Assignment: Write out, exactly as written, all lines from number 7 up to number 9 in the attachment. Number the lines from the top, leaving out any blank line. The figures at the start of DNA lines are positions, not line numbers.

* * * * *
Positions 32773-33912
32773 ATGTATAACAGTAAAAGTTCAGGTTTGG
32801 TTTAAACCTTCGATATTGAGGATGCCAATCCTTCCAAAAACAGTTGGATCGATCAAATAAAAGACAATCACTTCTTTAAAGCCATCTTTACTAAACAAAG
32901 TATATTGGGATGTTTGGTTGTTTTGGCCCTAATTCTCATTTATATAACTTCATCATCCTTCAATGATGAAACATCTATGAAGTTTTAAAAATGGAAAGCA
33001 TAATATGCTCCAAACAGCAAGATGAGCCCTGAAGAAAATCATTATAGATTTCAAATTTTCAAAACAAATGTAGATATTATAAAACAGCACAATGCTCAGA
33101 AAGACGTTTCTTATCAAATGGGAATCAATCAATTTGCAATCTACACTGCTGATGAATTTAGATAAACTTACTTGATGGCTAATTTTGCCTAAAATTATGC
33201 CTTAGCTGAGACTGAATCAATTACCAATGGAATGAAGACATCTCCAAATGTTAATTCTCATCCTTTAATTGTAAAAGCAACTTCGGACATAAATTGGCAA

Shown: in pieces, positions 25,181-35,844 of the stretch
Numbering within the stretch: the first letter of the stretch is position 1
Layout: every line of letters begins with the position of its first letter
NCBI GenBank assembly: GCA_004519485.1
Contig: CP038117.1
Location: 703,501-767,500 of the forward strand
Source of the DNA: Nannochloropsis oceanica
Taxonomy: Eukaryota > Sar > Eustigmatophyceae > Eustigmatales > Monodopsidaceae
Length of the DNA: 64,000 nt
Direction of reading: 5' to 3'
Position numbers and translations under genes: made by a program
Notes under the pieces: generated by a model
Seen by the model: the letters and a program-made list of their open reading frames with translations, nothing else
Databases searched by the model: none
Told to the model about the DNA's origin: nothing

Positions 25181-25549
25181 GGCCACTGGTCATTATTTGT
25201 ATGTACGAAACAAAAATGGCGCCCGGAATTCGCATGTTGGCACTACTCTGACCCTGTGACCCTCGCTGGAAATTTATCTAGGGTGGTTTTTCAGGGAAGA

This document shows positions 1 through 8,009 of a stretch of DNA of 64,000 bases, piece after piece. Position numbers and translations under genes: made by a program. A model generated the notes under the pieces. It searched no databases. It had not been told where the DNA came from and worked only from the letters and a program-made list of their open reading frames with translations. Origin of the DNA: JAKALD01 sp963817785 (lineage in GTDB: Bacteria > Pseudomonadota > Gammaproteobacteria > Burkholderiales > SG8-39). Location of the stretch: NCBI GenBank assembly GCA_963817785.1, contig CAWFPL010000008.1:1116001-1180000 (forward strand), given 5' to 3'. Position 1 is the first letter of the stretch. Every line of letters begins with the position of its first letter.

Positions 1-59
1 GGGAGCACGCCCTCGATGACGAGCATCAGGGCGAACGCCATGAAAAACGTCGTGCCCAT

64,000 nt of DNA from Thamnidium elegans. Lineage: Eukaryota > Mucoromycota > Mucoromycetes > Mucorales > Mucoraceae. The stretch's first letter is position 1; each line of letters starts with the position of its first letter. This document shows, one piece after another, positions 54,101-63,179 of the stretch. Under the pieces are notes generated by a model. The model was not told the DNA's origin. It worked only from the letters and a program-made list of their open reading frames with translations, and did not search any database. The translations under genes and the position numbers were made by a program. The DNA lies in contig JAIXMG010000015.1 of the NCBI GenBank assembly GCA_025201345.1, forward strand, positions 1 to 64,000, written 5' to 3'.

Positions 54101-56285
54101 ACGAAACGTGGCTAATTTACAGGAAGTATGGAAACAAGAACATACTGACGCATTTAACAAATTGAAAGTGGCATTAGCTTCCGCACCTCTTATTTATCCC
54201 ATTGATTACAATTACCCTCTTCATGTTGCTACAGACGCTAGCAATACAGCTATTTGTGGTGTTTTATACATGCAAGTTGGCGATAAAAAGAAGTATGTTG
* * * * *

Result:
33201 CTTAGCTGAGACTGAATCAATTACCAATGGAATGAAGACATCTCCAAATGTTAATTCTCATCCTTTAATTGTAAAAGCAACTTCGGACATAAATTGGCAA

Shown: in pieces, positions 25,181-35,844 of the stretch
Numbering within the stretch: the first letter of the stretch is position 1